Sophie Toscan du Plantier murder inquiry dogged by controversy from the outset

Investigation into 1996 death of French film-maker has raised questions for many

The controversy that has dogged the investigation into the murder of Sophie Toscan du Plantier started on the day her body was found near her holiday home at Drinane,Toormore outside Schull.

The controversy that has dogged the investigation into the murder of Sophie Toscan du Plantier started on the day her body was found near her holiday home at Drinane,Toormore outside Schull.

 

The controversy that has dogged the investigation into the murder of Sophie Toscan du Plantier started on the day her body was found near her holiday home at Drinane,Toormore outside Schull.

There was a delay of more than 24 hours before State pathologist Prof John Harbison arrived at the scene to carry out a preliminary examination of the body. Gardaí have played down the impact of the delay but it must surely have reduced whatever chance he had of narrowing down the time of her murder in the early hours of December 23rd, 1996, a day before she was due to fly back to France for Christmas.

It led to calls in the Dáil for the appointment of an assistant state pathologist and the State Pathologist’s Office has since been expanded significantly.

In a book published in France in 2013 by the campaign group, The Association for the Truth about the Murder of Sophie Toscan du Plantier (ASSOPH), the authors note the body was found by Toscan du Plantier’s neighbour Shirley Foster at Drinane at about 10.10am on December 23rd.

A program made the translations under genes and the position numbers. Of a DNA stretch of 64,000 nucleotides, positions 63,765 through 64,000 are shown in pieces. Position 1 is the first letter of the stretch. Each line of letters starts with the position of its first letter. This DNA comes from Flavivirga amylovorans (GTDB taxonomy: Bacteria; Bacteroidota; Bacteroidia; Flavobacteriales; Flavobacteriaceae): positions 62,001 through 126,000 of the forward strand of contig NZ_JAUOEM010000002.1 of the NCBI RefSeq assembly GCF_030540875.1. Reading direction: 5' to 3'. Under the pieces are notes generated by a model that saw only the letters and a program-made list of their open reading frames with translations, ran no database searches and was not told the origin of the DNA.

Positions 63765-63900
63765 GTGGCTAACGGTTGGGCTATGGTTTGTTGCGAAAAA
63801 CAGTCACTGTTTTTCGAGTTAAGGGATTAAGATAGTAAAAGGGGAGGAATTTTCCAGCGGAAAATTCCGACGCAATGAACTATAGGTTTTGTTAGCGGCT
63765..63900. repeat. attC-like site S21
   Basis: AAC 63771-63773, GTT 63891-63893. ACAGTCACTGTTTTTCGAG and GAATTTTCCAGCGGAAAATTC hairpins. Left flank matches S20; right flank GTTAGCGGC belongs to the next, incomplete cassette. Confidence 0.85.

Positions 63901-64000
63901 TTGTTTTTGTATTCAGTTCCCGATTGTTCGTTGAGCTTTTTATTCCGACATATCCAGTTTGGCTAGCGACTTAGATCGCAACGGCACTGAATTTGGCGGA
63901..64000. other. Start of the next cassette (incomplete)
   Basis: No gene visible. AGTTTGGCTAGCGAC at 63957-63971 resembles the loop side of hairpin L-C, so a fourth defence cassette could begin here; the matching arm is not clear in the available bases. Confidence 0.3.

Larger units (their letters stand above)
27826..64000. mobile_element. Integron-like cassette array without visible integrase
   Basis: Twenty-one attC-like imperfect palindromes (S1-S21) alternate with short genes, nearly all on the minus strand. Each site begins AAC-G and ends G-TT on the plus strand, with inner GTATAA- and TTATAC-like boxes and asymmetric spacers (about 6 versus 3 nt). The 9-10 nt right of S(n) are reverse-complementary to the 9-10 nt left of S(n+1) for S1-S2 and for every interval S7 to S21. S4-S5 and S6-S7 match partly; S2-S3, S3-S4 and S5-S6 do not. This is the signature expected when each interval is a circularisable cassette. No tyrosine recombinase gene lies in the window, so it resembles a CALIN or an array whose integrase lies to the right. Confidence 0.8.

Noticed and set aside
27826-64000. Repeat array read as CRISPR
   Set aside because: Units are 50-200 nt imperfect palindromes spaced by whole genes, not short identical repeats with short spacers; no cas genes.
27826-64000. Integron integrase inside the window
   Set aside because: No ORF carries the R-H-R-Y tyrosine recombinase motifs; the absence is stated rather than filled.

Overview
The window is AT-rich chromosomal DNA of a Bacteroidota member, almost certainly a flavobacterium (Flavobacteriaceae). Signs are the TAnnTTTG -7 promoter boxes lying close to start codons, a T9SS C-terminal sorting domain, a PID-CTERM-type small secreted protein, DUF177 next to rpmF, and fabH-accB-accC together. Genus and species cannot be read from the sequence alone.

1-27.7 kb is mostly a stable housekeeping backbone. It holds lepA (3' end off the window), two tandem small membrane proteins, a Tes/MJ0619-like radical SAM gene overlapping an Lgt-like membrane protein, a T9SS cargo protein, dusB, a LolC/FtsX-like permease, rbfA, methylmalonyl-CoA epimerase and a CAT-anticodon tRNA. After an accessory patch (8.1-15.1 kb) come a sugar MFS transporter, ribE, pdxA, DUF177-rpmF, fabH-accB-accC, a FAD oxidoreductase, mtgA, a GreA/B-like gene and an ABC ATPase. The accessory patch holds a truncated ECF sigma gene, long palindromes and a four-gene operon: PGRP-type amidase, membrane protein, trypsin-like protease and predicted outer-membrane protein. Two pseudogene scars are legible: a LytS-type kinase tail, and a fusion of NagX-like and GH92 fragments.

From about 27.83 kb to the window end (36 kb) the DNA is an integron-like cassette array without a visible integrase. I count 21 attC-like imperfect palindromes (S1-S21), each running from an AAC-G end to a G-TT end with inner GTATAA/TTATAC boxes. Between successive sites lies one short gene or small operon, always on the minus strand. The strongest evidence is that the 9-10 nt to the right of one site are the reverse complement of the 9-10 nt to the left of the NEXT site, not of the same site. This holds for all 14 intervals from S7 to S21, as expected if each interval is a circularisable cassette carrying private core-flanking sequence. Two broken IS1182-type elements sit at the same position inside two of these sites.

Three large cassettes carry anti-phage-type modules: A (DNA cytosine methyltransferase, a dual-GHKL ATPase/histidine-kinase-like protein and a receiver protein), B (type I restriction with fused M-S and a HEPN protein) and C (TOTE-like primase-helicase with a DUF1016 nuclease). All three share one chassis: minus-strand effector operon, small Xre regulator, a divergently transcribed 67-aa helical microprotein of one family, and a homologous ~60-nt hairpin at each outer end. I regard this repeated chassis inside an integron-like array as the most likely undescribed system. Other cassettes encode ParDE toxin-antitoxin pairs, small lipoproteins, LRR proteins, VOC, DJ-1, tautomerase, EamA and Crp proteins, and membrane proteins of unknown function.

Yet, they point out, it was 26 hours later before Prof Harbison arrived at the scene which meant the body had lain overnight under a tarpaulin on the ruggedly isolated West Cork hillside.

According to the book: “The late arrival on the scene of the only person able to establish a forensic report had devastating consequences. The investigation was compromised to the point that John Harbison estimated the time of the murder as the night previous to the discovery of the body with no further detail given.

“The official death certificate sent by the Chancellery of the French Embassy in Dublin, dated 6th May 1997 cites ‘the 22nd or 23rd of December’ as the date and hour of death,” note the authors of the ASSOPH publication, L’Affaire Sophie Toscan du Plantier - Un Deni de Justice.

Family not informed

Controversy followed about how Toscan du Plantier’s family learned of their daughter’s death with a bureaucratic mix-up leading to her elderly parents hearing of it not from some official source, but on French television.

Writing in a preface to the French book, Toscan du Plantier’s mother, Marguerite Bouniol, eloquently chronicled how exactly she and her husband Georges heard the news.

“The death of a French woman in the south of Ireland was announced on the television news. Nothing could yet confirm it but I knew it was Sophie.

“As the hours went by and her telephone in Ireland rang out, on the TV screen, the south of Ireland narrowed to Cork, Cork gave way to the countryside surrounding it and finally the name of the village of Schull appeared. It could no longer be doubted.

“That is how my husband and I learned of our daughter’s death, from the television. Before her name was announced but long after it was known to the French and Irish authorities. No one in any government department or chancellery deigned to call us and tell us Sophie had been murdered.”

Notwithstanding Prof Harbison’s delay in arriving at the scene, gardaí were confident they would find Toscan du Plantier’s killer, the very remoteness of her west Cork holiday retreat leading to a belief they would be looking at a relatively small group of suspects.

54 suspects